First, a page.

Time for the arts to take center stage in education, economic development
By Maria Saporta
Despite numerous challenges facing artistic organizations today, the arts and culture are critical to metro Atlanta’s economic development goals — particularly when appealing to a creative workforce.
That was the underlying message that Ben Cameron, program director of the arts for the Doris Duke Charitable Foundation, shared during his visit to Atlanta last week to make the keynote speech at the annual Metropolitan Atlanta Arts Fund luncheon.
Cameron is considered to be one of the most innovative thinkers when it comes to the arts and technologically driven changes in our society.
“You know if the arts are in peril, the entire economy is in peril,” Cameron said. “If you care about local economic activity in Atlanta, you must care about the arts. If you care about education, you must care about the arts.”
Over the years, there has been an ebb and flow to such a message. When the Arts Fund was created nearly 20 years ago, it grew out of the Metro Atlanta Chamber’s Business-Arts Council, which has since been phased out.
In 2002, the Metro Atlanta Chamber created the Regional Arts Task Force, which led to the creation of the Metro Atlanta Arts & Culture Coalition — bringing together local companies and metro counties to rally behind the arts.
That coalition, which had been on shaky ground, now has joined forces with the Atlanta Regional Commission, and the hope is that there will be a greater emphasis on the arts when it comes to regional planning as well as community and economic development.
But there is much work still to be done. The new Forward Atlanta plan unveiled by the Metro Atlanta Chamber set innovation as one of its key economic development goals. But the words — arts and culture — were barely mentioned as being a necessary integral part of having an innovative economy with a thriving creative class.
Still, discussions are under way between arts and business leaders to integrate the development of arts and culture within the various Forward Atlanta initiatives.
“I’m devoted personally to do whatever I can to help the business community understand the value of arts and culture,” said Virginia Hepner, president of the Woodruff Arts Center and former chair of the Metro Arts & Culture Coalition. “We have got to be a greater part of moving Atlanta forward to improve our educational outcomes and our economic development outcomes.”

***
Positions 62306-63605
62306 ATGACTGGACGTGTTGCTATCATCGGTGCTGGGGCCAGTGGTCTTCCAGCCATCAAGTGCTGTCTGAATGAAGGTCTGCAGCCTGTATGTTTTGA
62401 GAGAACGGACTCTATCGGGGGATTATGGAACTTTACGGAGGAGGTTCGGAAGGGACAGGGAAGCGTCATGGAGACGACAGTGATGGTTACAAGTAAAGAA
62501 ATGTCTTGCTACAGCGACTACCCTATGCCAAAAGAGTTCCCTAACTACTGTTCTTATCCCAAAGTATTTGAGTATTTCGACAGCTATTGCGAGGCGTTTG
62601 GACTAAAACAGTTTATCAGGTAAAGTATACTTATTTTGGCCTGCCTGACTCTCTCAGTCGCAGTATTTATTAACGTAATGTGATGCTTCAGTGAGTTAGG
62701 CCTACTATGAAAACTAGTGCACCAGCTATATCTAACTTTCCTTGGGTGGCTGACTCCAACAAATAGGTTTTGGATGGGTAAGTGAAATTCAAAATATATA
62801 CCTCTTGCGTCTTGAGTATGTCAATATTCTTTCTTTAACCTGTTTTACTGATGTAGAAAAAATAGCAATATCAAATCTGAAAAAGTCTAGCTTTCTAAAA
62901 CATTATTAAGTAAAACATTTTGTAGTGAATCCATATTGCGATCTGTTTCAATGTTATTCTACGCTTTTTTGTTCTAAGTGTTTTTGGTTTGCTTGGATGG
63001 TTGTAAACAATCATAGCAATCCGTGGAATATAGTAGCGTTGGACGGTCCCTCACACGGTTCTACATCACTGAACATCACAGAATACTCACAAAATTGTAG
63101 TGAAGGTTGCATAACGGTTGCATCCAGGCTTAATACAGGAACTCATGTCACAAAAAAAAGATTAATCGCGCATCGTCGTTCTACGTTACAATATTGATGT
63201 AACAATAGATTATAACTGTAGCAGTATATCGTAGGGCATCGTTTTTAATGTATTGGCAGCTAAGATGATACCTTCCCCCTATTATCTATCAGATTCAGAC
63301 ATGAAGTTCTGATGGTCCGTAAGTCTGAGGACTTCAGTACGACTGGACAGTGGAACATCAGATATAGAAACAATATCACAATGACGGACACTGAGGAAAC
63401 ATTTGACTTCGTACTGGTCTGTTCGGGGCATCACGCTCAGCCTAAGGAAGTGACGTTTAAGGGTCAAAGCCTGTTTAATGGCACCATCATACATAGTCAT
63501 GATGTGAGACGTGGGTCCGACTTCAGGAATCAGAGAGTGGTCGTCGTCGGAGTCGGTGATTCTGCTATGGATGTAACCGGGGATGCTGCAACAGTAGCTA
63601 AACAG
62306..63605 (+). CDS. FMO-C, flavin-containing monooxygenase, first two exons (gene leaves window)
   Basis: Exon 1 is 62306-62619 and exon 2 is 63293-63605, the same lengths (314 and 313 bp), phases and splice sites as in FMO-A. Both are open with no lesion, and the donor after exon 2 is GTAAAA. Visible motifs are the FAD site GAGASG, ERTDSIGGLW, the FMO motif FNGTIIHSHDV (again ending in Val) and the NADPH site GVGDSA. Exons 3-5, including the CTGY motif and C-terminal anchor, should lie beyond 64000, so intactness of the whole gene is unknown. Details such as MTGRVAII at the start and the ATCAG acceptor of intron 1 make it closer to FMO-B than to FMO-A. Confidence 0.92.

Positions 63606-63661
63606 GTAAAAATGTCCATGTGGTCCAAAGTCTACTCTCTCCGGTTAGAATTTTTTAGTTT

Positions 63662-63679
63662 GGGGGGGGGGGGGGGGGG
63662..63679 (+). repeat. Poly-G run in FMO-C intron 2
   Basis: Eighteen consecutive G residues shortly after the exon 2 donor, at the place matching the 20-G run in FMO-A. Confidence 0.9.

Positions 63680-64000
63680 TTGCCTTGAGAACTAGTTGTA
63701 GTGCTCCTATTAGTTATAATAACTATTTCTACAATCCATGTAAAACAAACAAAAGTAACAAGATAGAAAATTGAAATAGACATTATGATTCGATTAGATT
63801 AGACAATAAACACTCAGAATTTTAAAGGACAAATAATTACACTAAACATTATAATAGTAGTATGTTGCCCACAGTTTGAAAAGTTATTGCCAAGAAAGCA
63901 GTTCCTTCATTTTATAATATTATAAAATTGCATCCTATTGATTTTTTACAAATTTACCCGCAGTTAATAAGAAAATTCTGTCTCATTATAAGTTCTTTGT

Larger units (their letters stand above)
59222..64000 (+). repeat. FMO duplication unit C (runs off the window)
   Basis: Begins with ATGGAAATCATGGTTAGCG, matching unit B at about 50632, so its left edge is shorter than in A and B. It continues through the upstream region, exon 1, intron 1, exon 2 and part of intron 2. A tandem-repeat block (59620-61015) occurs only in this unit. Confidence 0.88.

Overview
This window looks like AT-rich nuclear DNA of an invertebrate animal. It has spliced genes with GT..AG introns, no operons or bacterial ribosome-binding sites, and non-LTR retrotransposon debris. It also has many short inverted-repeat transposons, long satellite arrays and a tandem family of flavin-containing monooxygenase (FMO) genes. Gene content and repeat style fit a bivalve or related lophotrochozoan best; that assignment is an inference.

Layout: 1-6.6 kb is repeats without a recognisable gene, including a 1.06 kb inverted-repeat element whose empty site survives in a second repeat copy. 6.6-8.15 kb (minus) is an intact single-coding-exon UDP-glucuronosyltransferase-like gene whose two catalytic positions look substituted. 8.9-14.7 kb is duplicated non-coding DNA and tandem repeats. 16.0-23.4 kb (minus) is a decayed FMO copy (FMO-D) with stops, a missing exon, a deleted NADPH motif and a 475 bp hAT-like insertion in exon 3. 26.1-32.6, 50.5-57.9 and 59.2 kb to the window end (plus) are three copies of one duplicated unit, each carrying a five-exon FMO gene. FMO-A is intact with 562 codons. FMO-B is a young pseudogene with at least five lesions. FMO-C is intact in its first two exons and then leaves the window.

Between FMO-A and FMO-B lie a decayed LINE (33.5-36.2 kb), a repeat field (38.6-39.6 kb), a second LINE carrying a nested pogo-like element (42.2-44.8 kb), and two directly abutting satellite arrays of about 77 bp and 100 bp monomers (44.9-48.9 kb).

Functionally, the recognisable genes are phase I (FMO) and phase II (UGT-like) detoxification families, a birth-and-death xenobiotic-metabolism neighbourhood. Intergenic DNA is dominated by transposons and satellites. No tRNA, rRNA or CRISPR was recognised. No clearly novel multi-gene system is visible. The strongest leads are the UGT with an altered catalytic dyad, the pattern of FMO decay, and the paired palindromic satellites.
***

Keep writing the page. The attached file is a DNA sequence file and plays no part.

Cameron, who has been a national arts leader for a couple of decades, was extremely complimentary of Atlanta’s arts scene.
“Atlanta has always been a great theater city,” Cameron said in an interview while he was in Atlanta. “Your symphony is fantastic. It’s a great, great, great arts community.”
Then Cameron started rambling off names of some of Atlanta’s leaders in the arts — Susan Booth, Kenny Leon, Vince, Anthony, Chris Coleman…
He singled out Lisa Adler, co-founder of the Horizon Theatre Co., for being forward-thinking about how the arts must adapt and be resilient during this age of competing technologies.
Sometime in the early to mid-2000s, Adler explained to Cameron that the mission should not be creating great plays. It should be connecting audiences with great plays. In other words, a theater company can create the best plays imaginable, but if there is no audience, how can it be living up to its mission.
“It’s not an easy time for the arts,” Cameron said. “Foundation giving is down, public giving is down. Share of charitable dollars for the arts is diminishing.”
But the biggest crisis facing the arts is not funding or finances. The biggest issue is staying relevant to audiences who have more and more choices on how they spend their time.
According to a recent study, “audiences were over-scheduled and exhausted,” Cameron said. “After decades of growth, our audiences are dwindling.”
It does not help that ticket prices have been escalating and that there are obstacles that stand in the way of attending events — from time, to transportation to parking. But now more than ever, arts leaders are beginning to view “technology as competition” where you can “download culture on demand,” Cameron said.
All that is leading to a fundamental “recalibration” of the arts in our country. Key to that recalibration is engaging arts patrons and having more interactive experiences with audiences.
Lisa Cremin, director of the Metropolitan Atlanta Arts Fund, said the past economic downturn has been “a rough ride” for many cultural organizations.
“Over the past few years, people’s attention spans and pocket books seemed to shrink at the same time,” said Cremin, who has helped countless arts organization steer through this period. Since its inception in 1993, the Arts Fund has made $9.2 million in direct grants and another $942,000 in management consulting grants to arts organizations.
In fact, 2012 is the final year of the four-year Atlanta Arts Recovery Initiative, which has awarded $4.1 million to small and mid-sized organizations with budgets of under $2 million a year.
“The arts and culture are essential to our cities, our communities and our souls,” Cremin said at the lunch, adding that it was key to — “invest in the arts; invest in the city; and make it a region and a place where people want to live.”
In his closing comments, Cameron put it this way.
“This is the time to stop being an arts supporter and to start being an arts activist,” Cameron said “This activism must spring from your love of Atlanta.”
Let’s hope our business and government leaders are listening.